Brain FoodPosted: 2018/01/26
Mosconi, Lisa. Brain Food: the Surprising Science of Eating for Cognitive Power. New York: Avery, 2018.
Reason read: as a member of the Early Review Program for LibraryThing…
I admit it. I underline passages in my books. I mark them up, make notes in the margins, circle and highlight. With Mosconi’s Brain Food I was doing a lot of all of that. Pages upon pages were worthy of notation; simply chock full of interesting information. To say that I had several ah-ha moments is an understatement. Those moments were like finally figuring out how to get out of a maze; driving a tangle of street before you finally find a sign for the highway. Like listening to a foreign language and it’s all garbled until you hear that one word you can translate and then the entire sentence becomes clear. What Mosconi is trying to relate makes sense. There is just a lot to process.
But, here’s another element to Brain Food that I didn’t expect. Mosconi makes the information so compelling that you want to listen to it and what’s more, follow it. Case in point: how many times have you heard about the benefits of drinking more water? Me too. Except it never sunk in. No matter how many times I heard the about the science of staying hydrated, it never prompted me to fill the water bottle a second time. Something about Mosconi’s writing made me sit up and take notice. Something she said finally resonated with me. I may only fill the water bottle a second time, but that’s a start.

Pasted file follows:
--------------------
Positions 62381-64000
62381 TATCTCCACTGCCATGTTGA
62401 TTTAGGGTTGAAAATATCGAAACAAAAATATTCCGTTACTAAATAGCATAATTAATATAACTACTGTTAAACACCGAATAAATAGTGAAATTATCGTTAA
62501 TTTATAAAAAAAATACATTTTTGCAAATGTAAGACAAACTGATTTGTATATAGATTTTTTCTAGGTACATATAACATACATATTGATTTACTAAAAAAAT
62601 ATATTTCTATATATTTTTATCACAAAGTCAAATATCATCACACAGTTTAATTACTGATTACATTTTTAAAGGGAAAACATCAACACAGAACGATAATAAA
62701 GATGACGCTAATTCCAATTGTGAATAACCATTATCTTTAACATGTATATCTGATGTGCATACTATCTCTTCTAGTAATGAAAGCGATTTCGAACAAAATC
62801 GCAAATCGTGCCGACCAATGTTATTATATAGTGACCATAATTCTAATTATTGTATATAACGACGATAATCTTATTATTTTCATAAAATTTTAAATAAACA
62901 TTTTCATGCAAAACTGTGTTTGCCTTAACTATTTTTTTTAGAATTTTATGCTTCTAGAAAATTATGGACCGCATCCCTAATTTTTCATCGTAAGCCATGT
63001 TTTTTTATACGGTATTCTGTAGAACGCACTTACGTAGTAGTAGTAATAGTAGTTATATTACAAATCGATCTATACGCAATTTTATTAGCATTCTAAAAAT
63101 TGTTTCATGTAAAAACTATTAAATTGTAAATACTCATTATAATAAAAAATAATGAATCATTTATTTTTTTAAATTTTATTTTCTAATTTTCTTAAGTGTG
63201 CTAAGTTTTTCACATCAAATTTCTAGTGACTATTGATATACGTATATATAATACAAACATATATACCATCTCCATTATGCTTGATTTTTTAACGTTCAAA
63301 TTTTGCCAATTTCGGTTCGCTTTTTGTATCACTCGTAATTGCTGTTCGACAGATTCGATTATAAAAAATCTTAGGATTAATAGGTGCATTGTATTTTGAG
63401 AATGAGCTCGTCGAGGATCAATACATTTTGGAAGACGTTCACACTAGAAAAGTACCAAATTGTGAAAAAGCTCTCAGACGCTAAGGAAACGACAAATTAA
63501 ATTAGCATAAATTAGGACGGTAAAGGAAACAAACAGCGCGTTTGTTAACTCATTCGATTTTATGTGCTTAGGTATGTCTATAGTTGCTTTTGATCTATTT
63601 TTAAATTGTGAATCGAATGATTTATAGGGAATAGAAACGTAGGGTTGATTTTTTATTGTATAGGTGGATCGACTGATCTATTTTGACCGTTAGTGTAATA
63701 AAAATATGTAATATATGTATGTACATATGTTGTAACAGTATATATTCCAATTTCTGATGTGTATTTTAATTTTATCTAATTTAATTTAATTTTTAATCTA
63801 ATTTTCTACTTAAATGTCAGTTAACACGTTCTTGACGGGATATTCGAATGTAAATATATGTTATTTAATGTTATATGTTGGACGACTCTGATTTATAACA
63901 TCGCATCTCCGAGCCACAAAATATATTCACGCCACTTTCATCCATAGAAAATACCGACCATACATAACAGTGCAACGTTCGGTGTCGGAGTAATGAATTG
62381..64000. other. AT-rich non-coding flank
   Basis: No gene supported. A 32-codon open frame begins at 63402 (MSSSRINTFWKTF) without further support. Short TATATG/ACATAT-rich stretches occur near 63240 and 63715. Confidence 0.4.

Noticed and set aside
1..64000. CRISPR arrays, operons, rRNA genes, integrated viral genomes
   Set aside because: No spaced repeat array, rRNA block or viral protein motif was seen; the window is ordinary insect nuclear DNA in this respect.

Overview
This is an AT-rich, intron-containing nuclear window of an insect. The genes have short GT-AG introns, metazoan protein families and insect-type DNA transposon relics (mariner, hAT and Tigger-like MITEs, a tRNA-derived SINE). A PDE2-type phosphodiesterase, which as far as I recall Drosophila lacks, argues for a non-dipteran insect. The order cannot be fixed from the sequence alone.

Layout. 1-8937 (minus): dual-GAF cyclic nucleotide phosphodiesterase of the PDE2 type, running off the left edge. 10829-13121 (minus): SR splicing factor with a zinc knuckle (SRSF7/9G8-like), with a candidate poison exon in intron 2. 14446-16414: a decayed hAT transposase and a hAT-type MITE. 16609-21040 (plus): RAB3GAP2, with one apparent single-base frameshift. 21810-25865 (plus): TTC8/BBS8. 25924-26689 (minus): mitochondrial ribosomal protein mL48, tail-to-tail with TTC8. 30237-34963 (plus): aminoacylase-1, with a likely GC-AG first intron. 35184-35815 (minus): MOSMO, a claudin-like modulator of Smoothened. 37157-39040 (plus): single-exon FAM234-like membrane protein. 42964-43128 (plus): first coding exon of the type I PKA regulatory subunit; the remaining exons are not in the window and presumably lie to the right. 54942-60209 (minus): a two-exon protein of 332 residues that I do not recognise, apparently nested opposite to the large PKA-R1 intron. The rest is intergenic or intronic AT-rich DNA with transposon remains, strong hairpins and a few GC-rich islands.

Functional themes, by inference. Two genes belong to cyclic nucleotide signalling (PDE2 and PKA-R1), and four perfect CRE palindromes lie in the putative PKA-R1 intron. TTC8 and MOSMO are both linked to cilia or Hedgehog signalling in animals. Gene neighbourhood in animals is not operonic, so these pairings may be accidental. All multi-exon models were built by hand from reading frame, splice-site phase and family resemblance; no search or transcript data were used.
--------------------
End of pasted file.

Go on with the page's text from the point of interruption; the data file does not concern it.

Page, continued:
I think what makes Mosconi’s book different is her approach. The language is not snooty, doctor on high advice. Her tone isn’t didactic or preachy. She simply tells it like it is. She makes it personal and the information, approachable.
Bonus points for the quiz on dietary brain health and the recipes.